We are now in the process of re-opening following a pause to recruitment during the COVID-19 pandemic.
Supervised Pulmonary Hypertension Exercise Rehabilitation (SPHERe) trial
Chief Investigator: Dr Gordon McGregor
Sponsor: University Hospitals Coventry & Warwickshire NHS Trust
Funder: NIHR Health Technology Assessment Programme
Registration Number: ISRCTN 10608766
What is pulmonary hypertension and how is it treated?
Pulmonary hypertension is a disabling long-term condition that can greatly reduce quality of life. Blood vessels supplying the lungs become thick and stiff, restricting blood flow. Blood pressure is increased in these vessels meaning the heart must work harder to pump blood to the lungs. Over time, the heart may begin to fail. Breathlessness, fatigue and dizziness are the most common symptoms. People with pulmonary hypertension are often anxious about carrying out normal daily activities. There are five types of pulmonary hypertension with different causes. Medical treatment is different for each type, and may help to improve symptoms. Little is known about whether exercise rehabilitation may help people living with pulmonary hypertension.
Supervised exercise rehabilitation is a common treatment for many heart and lung conditions. It can improve fitness, breathlessness, anxiety, depression, and quality of life. Some research has shown that exercise rehabilitation may be helpful for people with certain types of pulmonary hypertension: pulmonary arterial hypertension, and pulmonary hypertension due to blood clots in the lungs. Most of these exercise programmes included three weeks of intensive exercise as a hospital in-patient. This is not feasible in the NHS, where exercise rehabilitation is an out-patient service, typically lasting an hour, twice a week for eight weeks. We do not know if out-patient/home based exercise rehabilitation can help improve the lives of people with pulmonary hypertension.
What are we trying to find out?
We want to know if out-patient/home based exercise rehabilitation, combined with psychological and motivational support, can improve fitness and quality of life for people living with pulmonary hypertension. We are particularly interested in people whose pulmonary hypertension is secondary to heart or lung disease, because exercise rehabilitation has not been researched in these groups. We will recruit 350 people with pulmonary hypertension across the East and West Midlands who agree to be randomly allocated to remotely supervised exercise with psychological and motivational support, or best-practice usual care (general physical activity advice).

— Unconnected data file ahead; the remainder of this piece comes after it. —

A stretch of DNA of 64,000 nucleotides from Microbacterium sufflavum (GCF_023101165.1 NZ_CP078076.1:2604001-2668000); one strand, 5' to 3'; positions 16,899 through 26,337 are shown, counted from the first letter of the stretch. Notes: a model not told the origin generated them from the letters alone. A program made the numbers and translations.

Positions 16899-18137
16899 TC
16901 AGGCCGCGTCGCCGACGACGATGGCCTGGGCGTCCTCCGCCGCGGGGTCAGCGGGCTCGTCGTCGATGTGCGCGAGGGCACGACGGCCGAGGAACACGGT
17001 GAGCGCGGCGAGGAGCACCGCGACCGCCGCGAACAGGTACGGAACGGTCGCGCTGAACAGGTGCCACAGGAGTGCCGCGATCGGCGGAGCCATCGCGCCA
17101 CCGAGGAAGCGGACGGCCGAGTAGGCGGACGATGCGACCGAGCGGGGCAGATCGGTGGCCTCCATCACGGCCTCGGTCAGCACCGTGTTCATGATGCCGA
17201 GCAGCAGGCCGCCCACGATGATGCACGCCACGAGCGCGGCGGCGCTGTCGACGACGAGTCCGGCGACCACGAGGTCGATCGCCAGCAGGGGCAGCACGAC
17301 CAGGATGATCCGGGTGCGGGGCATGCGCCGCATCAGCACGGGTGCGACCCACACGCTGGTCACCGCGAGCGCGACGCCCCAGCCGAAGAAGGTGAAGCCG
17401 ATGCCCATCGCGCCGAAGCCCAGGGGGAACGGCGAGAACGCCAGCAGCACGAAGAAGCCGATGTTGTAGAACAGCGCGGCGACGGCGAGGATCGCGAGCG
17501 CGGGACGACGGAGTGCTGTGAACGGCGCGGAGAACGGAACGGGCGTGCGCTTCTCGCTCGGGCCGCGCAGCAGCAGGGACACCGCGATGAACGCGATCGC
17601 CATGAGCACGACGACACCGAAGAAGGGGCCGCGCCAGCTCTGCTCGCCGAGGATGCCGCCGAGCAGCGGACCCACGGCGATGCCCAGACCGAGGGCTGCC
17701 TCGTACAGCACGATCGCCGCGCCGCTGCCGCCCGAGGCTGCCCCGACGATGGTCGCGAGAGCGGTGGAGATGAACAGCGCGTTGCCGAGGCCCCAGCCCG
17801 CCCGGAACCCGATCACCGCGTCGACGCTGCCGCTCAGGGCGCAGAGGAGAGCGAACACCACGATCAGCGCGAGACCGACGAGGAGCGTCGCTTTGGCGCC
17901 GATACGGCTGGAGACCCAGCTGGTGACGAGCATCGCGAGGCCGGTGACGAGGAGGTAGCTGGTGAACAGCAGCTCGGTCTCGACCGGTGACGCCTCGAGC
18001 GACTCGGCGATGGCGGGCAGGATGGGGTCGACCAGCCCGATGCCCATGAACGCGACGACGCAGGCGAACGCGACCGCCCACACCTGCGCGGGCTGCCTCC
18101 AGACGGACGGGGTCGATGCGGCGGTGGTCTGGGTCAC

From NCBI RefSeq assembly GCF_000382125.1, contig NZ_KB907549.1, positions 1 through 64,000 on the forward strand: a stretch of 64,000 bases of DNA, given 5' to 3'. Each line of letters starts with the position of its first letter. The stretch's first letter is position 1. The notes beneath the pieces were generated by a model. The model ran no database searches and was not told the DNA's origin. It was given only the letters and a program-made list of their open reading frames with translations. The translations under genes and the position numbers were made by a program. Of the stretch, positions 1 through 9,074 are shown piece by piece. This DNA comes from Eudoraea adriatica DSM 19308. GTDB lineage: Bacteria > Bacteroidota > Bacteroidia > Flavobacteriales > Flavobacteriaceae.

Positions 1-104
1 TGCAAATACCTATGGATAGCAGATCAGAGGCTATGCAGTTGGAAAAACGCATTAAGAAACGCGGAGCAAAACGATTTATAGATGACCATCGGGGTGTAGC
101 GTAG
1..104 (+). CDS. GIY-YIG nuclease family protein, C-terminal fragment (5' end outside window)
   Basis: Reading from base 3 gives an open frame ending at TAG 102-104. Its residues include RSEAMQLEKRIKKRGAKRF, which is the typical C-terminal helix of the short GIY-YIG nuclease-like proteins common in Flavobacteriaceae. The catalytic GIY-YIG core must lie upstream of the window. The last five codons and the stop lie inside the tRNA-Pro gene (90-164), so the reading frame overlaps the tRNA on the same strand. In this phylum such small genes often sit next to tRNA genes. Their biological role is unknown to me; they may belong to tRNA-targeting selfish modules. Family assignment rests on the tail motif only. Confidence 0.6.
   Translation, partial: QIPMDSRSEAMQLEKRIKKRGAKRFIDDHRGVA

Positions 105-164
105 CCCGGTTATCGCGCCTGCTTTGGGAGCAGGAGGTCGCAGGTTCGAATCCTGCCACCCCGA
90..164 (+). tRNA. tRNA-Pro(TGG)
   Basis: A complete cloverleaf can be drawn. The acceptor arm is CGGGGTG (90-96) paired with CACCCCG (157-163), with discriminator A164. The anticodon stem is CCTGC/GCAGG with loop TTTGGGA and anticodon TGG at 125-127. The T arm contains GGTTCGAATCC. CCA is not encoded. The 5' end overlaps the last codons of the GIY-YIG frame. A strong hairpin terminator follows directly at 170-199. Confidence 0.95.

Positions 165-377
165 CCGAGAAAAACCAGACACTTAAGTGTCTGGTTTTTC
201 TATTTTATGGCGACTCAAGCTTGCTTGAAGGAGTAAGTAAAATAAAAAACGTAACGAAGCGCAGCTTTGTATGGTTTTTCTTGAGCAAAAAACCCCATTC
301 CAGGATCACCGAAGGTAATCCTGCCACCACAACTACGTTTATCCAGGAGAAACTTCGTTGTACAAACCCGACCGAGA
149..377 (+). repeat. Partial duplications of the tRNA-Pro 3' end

What treatments are we testing?
The intervention group will be invited to complete eight weeks of once-weekly remotely supervised exercise rehabilitation, alongside a home exercise bike programme (twice-weekly). We have developed an exercise programme suitable for people with all types of pulmonary hypertension that can be delivered virtually from existing NHS exercise rehabilitation services. The study will be run from specialist rehabilitation centres by staff experienced in treating people with heart and lung problems. Weekly psychological and motivational support will aim to reduce anxiety and improve exercise adherence. People in the usual care group will a single (online) session of 1:1 advice on safe and effective lifestyle physical activity, but not take part in the exercise programme.
How will we know if the treatment helps?
From talking to people with pulmonary hypertension, we know that the most important benefit of any treatment is reduced breathlessness and fatigue. People have told us that this would reduce anxiety about daily activities, helping them to 'do more', walk further and have a better quality of life. We will use a walking test and quality of life questionnaires over one year to measure if our intervention can help people with pulmonary hypertension, and represents good value for the NHS.
We aim to recruit a minimum of 352 participants.
Exercise capacity measured with Incremental Shuttle Walk Test (ISWT) at four months.
If you have any questions about the SPHERe trial, please contact the trial team who will be happy to answer them.
Telephone: 02476 151 343
The SPHERe Team:
Dr Gordon McGregor
Senior Project Manager